All it needed was a pre-mediated murder most brutal. All it needed was a pre-mediated murder most brutal that was retrospectively “justified” with false allegations of blasphemy.
All it needed was this for the Pakistani political landscape, including prominent religious scholars, to come together. All it needed was this for our lawmakers to call for the existing blasphemy legislation to be amended, with a view to criminalising such fictitious and malicious claims. All it needed was this, many decades after these persecutory man-made laws came into being.
All it needed was the inhumane lynching of Mashal Khan for the political apparatus to move towards reclaiming its writ.
This may seem like too little too late. But this is Pakistan we are talking about. Where the religious right has slowly and steadily been tightening the noose around the country’s neck. Where certain elements of the so-called ‘moderate’ establishment have all the while been waiting in the hangman’s wings, too afraid to liberate the country by severing the rope once and for all. Thus given these constrained circumstances — this shift, however small it may be, must be welcomed.
For here is where we all must be honest with ourselves. Civil society protest alone will not change the world. We have been here far too many times before to believe otherwise. We have been here far too many times under democratic rule to believe otherwise. From the twin attack on Ahmadi places of worship in Lahore, to the diabolical burning alive of a Christian couple near Kasur. We have all been here before. We have attended the candlelit vigils. We have stood under the banners poignantly declaring: one nation, one people. We have done all this and we, rightly, will continue to do so. Yet without support from the state — such sincere and heartfelt shows of unity have no long-term bite.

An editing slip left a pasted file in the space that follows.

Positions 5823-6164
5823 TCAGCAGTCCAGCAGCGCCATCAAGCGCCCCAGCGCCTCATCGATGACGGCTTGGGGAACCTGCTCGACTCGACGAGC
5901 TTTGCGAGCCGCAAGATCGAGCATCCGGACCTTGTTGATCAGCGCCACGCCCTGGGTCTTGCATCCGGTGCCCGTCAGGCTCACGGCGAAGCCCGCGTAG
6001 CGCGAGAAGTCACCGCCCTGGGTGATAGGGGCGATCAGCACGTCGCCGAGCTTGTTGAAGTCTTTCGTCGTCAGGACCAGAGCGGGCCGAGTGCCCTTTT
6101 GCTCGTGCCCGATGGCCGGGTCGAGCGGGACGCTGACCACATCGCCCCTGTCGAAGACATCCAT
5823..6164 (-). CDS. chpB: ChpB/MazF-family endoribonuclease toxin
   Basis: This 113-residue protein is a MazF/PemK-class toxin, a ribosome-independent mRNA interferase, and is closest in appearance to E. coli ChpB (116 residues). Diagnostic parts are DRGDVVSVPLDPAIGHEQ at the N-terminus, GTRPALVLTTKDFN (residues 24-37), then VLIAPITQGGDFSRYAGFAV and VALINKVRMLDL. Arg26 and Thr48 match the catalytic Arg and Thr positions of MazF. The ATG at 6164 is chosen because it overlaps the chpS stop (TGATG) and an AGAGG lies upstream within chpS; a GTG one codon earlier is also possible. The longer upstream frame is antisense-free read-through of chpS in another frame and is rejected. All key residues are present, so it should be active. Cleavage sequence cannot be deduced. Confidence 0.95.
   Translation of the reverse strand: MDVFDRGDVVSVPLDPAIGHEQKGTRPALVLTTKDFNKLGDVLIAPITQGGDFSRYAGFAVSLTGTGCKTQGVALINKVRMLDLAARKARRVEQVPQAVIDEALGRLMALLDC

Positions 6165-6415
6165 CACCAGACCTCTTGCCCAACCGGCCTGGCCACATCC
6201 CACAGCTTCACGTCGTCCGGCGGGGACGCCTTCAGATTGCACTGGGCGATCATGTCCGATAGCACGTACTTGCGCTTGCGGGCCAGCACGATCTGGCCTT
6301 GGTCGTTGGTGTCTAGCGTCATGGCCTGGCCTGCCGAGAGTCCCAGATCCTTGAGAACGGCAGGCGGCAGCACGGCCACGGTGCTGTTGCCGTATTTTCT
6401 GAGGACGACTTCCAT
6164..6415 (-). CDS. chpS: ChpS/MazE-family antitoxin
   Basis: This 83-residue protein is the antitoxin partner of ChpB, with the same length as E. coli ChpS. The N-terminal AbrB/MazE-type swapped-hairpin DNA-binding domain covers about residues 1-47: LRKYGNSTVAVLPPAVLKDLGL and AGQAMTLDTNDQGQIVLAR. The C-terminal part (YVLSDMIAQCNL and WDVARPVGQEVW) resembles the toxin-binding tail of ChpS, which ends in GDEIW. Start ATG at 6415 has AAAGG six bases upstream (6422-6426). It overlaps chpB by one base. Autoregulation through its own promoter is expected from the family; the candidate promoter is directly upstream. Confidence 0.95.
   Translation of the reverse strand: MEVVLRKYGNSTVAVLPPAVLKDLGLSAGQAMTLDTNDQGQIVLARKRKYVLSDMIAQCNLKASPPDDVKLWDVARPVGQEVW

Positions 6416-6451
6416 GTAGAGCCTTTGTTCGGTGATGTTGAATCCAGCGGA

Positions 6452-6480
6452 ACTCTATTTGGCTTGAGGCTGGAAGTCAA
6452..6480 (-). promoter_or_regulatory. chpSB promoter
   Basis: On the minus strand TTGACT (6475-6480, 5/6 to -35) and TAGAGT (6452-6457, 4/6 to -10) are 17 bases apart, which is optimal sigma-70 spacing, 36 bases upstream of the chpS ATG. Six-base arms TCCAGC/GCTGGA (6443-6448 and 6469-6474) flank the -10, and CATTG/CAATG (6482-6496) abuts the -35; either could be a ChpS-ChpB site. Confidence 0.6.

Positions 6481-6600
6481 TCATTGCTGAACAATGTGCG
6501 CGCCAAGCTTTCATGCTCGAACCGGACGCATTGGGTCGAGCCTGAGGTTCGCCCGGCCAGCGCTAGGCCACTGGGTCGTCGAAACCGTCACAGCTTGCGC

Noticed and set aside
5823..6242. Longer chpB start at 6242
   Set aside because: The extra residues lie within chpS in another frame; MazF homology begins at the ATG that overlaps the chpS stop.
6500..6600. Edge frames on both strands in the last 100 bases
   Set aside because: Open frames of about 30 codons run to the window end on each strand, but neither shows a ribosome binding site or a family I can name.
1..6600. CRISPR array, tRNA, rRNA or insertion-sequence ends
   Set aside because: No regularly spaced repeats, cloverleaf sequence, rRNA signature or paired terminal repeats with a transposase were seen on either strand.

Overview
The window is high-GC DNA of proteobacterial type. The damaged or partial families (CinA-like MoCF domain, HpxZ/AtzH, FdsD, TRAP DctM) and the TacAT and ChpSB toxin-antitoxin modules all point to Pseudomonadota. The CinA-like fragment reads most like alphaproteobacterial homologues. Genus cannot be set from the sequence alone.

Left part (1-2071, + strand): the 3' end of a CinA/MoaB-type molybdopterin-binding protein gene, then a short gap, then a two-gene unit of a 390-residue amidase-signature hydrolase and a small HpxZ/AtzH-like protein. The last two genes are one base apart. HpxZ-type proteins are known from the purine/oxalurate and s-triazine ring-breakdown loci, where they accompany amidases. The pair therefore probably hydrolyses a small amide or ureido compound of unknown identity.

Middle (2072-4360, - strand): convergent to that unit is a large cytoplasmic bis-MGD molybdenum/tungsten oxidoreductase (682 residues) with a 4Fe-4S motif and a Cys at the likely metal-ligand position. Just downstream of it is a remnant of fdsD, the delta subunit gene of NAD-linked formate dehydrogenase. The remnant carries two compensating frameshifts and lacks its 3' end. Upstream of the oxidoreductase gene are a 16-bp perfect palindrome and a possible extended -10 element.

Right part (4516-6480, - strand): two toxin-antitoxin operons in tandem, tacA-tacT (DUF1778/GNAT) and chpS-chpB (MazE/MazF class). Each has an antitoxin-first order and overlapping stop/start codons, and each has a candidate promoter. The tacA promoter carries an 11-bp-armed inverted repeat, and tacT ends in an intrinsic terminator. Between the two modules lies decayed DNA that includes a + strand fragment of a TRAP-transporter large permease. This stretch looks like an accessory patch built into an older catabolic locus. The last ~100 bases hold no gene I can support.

The primary function of civil society agitation is to keep the media focused, ensuring that whichever atrocity of the day (for these, sadly, occur all too frequently) captures as many headlines for as long as possible. This especially holds true when it comes to international media coverage. For the bitter truth is that the Pakistani state’s fixation on its image abroad is the one thing that can usually be counted upon to galvanise it into action. Yet for far too long has the state outsourced all responsibility to civil society to protest against such gross injustices. And so it is we wait with bated breath. In the hope that we have reached a tipping point from which there is no return. In the hope that the state once and for all recognises the burden of liability rests upon its shoulders. And that the state fulfils its responsibility of clearing up the bloody chaos of its own making.